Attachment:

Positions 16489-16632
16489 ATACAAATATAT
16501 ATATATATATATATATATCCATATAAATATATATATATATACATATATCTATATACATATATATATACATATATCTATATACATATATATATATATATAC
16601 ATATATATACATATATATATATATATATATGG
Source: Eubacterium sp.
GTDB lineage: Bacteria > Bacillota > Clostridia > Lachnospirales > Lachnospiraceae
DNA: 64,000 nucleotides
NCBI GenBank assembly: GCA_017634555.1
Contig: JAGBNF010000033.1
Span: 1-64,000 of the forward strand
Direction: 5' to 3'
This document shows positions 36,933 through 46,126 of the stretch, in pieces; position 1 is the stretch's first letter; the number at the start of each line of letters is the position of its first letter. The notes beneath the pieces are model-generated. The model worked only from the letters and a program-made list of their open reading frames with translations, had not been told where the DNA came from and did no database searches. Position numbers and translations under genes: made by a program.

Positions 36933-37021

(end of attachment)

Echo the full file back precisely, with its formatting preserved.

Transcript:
Positions 16489-16632
16489 ATACAAATATAT
16501 ATATATATATATATATATCCATATAAATATATATATATATACATATATCTATATACATATATATATACATATATCTATATACATATATATATATATATAC
16601 ATATATATACATATATATATATATATATATGG
Source: Eubacterium sp.
GTDB lineage: Bacteria > Bacillota > Clostridia > Lachnospirales > Lachnospiraceae
DNA: 64,000 nucleotides
NCBI GenBank assembly: GCA_017634555.1
Contig: JAGBNF010000033.1
Span: 1-64,000 of the forward strand
Direction: 5' to 3'
This document shows positions 36,933 through 46,126 of the stretch, in pieces; position 1 is the stretch's first letter; the number at the start of each line of letters is the position of its first letter. The notes beneath the pieces are model-generated. The model worked only from the letters and a program-made list of their open reading frames with translations, had not been told where the DNA came from and did no database searches. Position numbers and translations under genes: made by a program.

Positions 36933-37021